|Discipline||Political and Social Sciences|
In 2013, I graduated from University of Warwick, with a BA in Politics and International Studies. My taught studies focused on the relationships between international development, gender and conflict. During the course of my degree, I spent a year studying in Barcelona, and 6 months on an exchange to City University Hong Kong. These international experiences gave me the opportunity to study these key themes from a very different perspective, and I began to reflect on the impact on migration on people’s lives, opportunities and experiences. My undergraduate dissertation was titled ‘Silent Survivors? Giving a Voice and Identity to Women Trafficked into the Sex Trade’. This focused on the impact of anti-trafficking legislation and campaigns on the voice and agency of sex-trafficked women, and the ongoing detrimental impact this had on improvements to anti-trafficking mechanisms.
Following my degree I joined the Civil Service, and in 2016 joined the Modern Slavery Unit in the Home Office as the policy lead for adult victim support. This includes managing the Victim Care Contract, which supports adult potential victims during the National Referral Mechanism, and working with key stakeholders to develop and implement strategies to improve the support provided to victims in England and Wales.
Alongside my day job, I am studying a part time masters in International Development and Social Anthropology. I am at the beginning of my research for my thesis, but this will be focused on the voice and agency of children, both those who have been victims of modern slavery, and those who have witnessed the exploitation of their parents, guardians or other adults and the implications this has for their support needs.
Child survivors’ agency, voice and experience
My undergraduate dissertation focused on how the voices of trafficked women were manipulated, their identities dictated and lived experiences ignored by those who sought to rescue and protect them. It looked at the experiences of survivors across the globe, and the challenges around improving legislation and protection mechanisms, when these women didn’t have a voice.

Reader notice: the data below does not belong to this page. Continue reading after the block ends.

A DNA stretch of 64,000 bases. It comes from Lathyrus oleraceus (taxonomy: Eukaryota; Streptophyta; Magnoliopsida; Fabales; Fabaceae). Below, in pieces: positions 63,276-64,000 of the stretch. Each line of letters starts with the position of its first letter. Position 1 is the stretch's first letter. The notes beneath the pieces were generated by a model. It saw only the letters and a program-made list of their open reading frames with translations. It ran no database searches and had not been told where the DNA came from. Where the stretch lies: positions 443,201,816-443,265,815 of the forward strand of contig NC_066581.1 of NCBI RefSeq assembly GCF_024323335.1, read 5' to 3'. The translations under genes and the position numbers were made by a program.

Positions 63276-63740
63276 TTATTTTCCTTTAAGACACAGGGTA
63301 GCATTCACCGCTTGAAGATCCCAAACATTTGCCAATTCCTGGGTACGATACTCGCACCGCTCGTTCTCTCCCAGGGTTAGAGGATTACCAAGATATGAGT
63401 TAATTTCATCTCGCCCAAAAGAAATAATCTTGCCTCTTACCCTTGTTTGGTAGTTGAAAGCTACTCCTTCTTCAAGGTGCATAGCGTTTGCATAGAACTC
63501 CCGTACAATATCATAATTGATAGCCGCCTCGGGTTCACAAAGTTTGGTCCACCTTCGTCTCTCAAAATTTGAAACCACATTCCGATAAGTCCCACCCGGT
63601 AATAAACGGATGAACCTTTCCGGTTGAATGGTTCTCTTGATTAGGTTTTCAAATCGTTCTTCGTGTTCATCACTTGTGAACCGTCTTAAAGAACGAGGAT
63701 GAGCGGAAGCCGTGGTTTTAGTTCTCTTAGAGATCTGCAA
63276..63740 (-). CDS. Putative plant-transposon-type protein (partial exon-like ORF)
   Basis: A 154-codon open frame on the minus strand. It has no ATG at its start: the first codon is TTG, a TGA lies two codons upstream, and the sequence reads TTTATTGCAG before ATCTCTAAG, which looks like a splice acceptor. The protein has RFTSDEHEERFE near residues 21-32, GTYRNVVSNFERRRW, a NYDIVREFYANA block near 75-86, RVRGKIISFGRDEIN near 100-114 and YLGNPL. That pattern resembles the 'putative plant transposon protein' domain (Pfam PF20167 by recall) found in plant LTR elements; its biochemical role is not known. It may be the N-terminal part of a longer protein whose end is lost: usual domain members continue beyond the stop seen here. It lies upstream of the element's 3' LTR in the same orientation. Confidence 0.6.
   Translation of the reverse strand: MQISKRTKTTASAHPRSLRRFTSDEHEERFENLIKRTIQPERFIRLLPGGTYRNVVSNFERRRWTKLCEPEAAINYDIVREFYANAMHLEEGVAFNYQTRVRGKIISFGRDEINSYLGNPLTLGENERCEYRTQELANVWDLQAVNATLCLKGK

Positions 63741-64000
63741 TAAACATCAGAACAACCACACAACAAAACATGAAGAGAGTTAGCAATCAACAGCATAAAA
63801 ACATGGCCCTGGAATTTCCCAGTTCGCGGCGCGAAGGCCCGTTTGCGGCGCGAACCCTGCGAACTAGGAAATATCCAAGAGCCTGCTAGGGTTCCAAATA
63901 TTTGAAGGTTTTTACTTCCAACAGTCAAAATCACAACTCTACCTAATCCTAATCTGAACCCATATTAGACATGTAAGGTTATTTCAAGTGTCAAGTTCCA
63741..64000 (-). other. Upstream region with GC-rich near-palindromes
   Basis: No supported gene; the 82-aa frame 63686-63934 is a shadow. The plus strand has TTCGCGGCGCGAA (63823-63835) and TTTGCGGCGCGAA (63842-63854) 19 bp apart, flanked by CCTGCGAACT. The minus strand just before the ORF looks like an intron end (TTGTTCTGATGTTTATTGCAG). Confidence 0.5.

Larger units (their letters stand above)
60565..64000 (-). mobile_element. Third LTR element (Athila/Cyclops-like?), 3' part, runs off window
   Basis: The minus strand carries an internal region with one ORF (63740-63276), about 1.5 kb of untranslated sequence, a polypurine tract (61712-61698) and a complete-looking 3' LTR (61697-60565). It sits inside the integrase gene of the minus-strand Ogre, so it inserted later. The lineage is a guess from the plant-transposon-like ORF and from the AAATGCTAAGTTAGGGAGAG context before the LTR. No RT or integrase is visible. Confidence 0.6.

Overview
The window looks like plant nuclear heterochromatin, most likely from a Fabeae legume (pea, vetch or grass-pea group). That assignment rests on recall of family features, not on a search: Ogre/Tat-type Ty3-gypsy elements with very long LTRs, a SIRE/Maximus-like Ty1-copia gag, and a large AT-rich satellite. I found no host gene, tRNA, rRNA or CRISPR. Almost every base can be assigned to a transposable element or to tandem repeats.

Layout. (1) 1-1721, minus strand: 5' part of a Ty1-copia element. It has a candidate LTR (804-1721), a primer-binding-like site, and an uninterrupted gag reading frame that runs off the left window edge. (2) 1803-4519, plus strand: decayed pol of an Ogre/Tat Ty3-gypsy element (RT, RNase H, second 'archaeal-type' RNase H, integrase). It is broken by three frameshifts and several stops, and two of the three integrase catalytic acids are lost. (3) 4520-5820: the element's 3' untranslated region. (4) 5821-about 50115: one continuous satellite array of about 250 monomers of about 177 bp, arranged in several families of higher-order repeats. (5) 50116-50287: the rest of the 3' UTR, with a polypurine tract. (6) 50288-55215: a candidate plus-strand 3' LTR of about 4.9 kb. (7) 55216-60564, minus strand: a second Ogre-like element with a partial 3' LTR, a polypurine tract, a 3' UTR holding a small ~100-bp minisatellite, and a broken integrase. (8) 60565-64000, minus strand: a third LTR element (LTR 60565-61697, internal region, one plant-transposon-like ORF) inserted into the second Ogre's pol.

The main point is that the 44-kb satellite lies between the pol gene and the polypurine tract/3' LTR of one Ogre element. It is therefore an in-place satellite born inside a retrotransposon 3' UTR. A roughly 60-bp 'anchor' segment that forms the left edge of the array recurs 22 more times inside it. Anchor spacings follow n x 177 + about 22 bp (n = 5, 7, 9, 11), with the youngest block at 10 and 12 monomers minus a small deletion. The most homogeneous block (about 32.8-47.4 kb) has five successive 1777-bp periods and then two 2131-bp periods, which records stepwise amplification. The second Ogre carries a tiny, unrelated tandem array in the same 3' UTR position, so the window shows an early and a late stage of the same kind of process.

It argued that survivor’s voices were manipulated when the state sought to categorise them, homogenising and idealising their experiences until they became the ‘iconic’ victim, which reflected media and judicial understanding of trafficking. It argued that the ‘value’ of the victim to the state was in their ability to become this iconic victim and assist a prosecution; their experiences became secondary to their ability to aid law enforcement. Furthermore, the creation of this iconic victim occurred as a result of media and NGO campaigns, which sought to create images of trafficked women as powerless and vulnerable adults, with no means of supporting or protecting themselves. This is contradictory to many of the experiences of survivors, whose very agency lead resulted in their migration and, for some, one poor but active choice lead to their exploitation. This portrayal had a knock-on impact for survivor’s rehabilitation and reintegration into communities. The culmination of removal and dictation of voice and identity meant that women’s experiences were ignored – by anti-trafficking initiatives and by government policy makers. It acknowledged the difficulty that many women may face in sharing their experiences multiple times, and also the potential bias and agendas that may influence how the NGOs supporting these survivors represent them. The research argued that the best way for these experiences to be understood and shared in an appropriate way was through greater involvement of feminist academics, who would be able to neutrally and clearly share the experiences and needs of survivors, in a way that would influence and inform interested governments and NGOs.
My masters research will take key themes that I identified as part of my undergraduate dissertation and seek to understand whether they can be transposed to the experiences of children. I will explore how the legislation, procedure and processes which define and support child victims of slavery are combined with societal attitudes around childhood to potentially remove agency and voice from the child, which the child may have expressed in their past. It will consider how identity of children who have been trafficked or enslaved may be dictated, simply by the very nature of them being under 18, manipulated by the media, campaigners or the state, or ignored as actors act ‘in the best interest of the child’. I am interested to also consider the experiences of children who have not directly been exploited, but have witnessed the exploitation of adults around them, and the impact this has on their support needs and mental and physical health in the future.